Jalen Fernell was settling into the opening scene of “Southpaw” when he heard the shots, so faint he thought they were part of the soundtrack.
Tanya Clark was standing in line at the concession stand, ordering slushies to drink during “Magic Mike XXL” when the screams and sirens began.
“I thought it was just a joke,” her 17-year-old son, Robert Martinez, told the New York Times. But then a woman hobbled through the cinema lobby, her leg dripping blood.
And inside ill-fated theater 14, the epicenter of the mayhem, movie-goers were 20 minutes into the romantic comedy “Trainwreck” when gunshots — louder than any sound system could produce — shook them out of their reverie and back to the real world.
“There was so much blood,” one witness said while attending to a victim shot in the leg, according to a reporter at the scene.
Thursday’s shooting in Lafayette claimed the lives of three people, including the yet to be named assailant, described as a 58-year-old white man. At least nine others were injured. Authorities say the man’s motive remains unclear.
For hundreds trapped inside Lafayette’s Grand Theater as the chaos unfolded, the shootout transformed a cherished communal experience into a night of terror.
In a cruel irony, the shooting turned the magic of the theater against itself: the dark, densely populated space that enables soaring, dreamlike experiences suddenly became something more akin to a death trap.
Movie magic became a waking nightmare.
Thursday’s shooting is not the first time that a theater has become a target.
Commentators were quick to point out the similarities to another mass shooting. On July 20, 2012, almost exactly three years earlier, James Holmes terrorized a movie theater in Aurora, Colorado.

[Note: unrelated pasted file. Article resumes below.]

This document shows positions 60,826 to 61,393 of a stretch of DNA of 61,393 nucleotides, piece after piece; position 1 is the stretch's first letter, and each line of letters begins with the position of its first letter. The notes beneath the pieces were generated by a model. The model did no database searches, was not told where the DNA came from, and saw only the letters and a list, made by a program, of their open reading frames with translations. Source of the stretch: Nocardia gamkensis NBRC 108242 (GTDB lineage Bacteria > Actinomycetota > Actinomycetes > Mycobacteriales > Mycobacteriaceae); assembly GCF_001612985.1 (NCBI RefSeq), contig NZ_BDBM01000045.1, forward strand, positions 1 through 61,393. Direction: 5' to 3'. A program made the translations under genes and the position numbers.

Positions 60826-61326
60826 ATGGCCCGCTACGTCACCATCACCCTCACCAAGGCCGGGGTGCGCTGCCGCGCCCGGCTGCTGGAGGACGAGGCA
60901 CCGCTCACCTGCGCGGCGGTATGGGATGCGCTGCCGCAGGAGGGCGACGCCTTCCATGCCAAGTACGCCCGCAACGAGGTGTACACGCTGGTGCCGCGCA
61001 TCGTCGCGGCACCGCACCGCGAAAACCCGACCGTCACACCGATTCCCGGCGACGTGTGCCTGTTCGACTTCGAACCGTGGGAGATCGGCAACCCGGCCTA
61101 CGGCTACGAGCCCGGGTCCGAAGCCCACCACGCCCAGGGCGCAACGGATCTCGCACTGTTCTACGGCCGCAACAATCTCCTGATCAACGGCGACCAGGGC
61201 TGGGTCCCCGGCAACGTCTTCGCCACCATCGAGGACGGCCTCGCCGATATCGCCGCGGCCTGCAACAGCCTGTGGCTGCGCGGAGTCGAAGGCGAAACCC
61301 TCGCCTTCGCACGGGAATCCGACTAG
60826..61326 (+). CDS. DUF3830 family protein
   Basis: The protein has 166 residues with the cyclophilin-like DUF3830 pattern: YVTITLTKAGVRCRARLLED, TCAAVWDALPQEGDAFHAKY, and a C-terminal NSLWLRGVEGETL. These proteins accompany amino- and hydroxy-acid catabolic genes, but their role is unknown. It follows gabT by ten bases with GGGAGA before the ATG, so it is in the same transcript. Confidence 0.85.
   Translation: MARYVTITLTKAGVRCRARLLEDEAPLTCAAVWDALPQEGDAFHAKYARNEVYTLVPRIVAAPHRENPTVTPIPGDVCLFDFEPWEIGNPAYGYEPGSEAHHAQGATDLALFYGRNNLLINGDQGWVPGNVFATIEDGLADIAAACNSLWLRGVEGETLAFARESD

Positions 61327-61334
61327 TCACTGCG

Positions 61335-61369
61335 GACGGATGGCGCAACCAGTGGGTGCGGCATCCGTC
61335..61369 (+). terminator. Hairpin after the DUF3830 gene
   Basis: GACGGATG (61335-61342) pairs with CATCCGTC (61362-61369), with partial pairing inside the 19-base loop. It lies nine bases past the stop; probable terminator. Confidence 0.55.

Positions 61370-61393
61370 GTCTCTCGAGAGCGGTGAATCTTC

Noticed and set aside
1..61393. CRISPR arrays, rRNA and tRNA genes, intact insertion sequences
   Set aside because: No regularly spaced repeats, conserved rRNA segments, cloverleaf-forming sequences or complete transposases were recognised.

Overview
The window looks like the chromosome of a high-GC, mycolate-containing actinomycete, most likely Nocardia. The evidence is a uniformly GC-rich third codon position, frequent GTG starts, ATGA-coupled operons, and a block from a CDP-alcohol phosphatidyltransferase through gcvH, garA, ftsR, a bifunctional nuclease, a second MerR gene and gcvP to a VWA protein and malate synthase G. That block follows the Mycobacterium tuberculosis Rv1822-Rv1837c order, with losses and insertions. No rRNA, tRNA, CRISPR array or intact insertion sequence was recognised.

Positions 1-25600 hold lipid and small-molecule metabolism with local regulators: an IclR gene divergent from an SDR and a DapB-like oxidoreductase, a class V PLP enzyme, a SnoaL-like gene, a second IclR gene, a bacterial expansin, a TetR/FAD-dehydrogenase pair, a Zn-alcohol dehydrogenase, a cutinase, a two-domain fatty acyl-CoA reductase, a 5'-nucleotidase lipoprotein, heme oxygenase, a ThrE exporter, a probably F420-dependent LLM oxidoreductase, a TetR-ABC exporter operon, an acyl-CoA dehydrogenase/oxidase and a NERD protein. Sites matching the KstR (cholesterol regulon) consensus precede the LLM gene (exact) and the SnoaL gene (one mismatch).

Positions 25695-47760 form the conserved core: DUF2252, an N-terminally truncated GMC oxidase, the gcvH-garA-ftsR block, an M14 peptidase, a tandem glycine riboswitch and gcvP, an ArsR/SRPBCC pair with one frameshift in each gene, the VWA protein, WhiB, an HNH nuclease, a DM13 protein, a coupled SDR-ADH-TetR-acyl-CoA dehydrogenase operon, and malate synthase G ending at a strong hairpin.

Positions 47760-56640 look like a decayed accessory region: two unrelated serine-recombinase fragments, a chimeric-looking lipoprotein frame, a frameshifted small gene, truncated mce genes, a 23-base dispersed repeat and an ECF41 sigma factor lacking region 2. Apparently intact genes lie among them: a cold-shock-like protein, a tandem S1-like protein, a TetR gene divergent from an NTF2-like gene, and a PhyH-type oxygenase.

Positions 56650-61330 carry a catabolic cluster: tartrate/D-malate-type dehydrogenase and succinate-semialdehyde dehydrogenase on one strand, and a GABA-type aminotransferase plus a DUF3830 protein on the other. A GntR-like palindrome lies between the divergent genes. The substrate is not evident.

Clad in black SWAT gear, armed with an arsenal of firearms and tossing tear gas, Holmes emerged from an emergency exit and opened fire.
As on Thursday night in Lafayette, audience members in Aurora weren’t sure what was going on at first. They had been watching an opening night screening of the Batman film “The Dark Knight Rises.” When Holmes first emerged shooting and throwing gas canisters, some in the crowd thought it was a gimmick for the film.
But Holmes’s shooting spree was very real. He killed a dozen people and injured 58 more, including several movie-goers in adjacent theaters who were struck by bullets.
Just last week, a jury convicted Holmes of murder. The same jury is currently weighing whether to recommend the death sentence.
Although it’s unclear if Holmes’s trial has anything to do with Thursday’s shooting in Lafayette, it is clear that theaters are now a target for terror.
For towns across America, theaters — both the stage and screen variety — have long been places to congregate. During summer months, they offer sweltering citizens a cool place to collectively relax.
“The movie theater is one of the last places where we can still gather and experience something together,” German film director Wolfgang Petersen once said. “I don’t think the desire for that magic will ever go away.”
It was that cinema camaraderie that Holmes sought to exploit. His decision to target his local movie theater was no coincidence. During his trial, Holmes said he chose Aurora’s Century theater because the Batman premiere insured “there’d be a lot of people there.”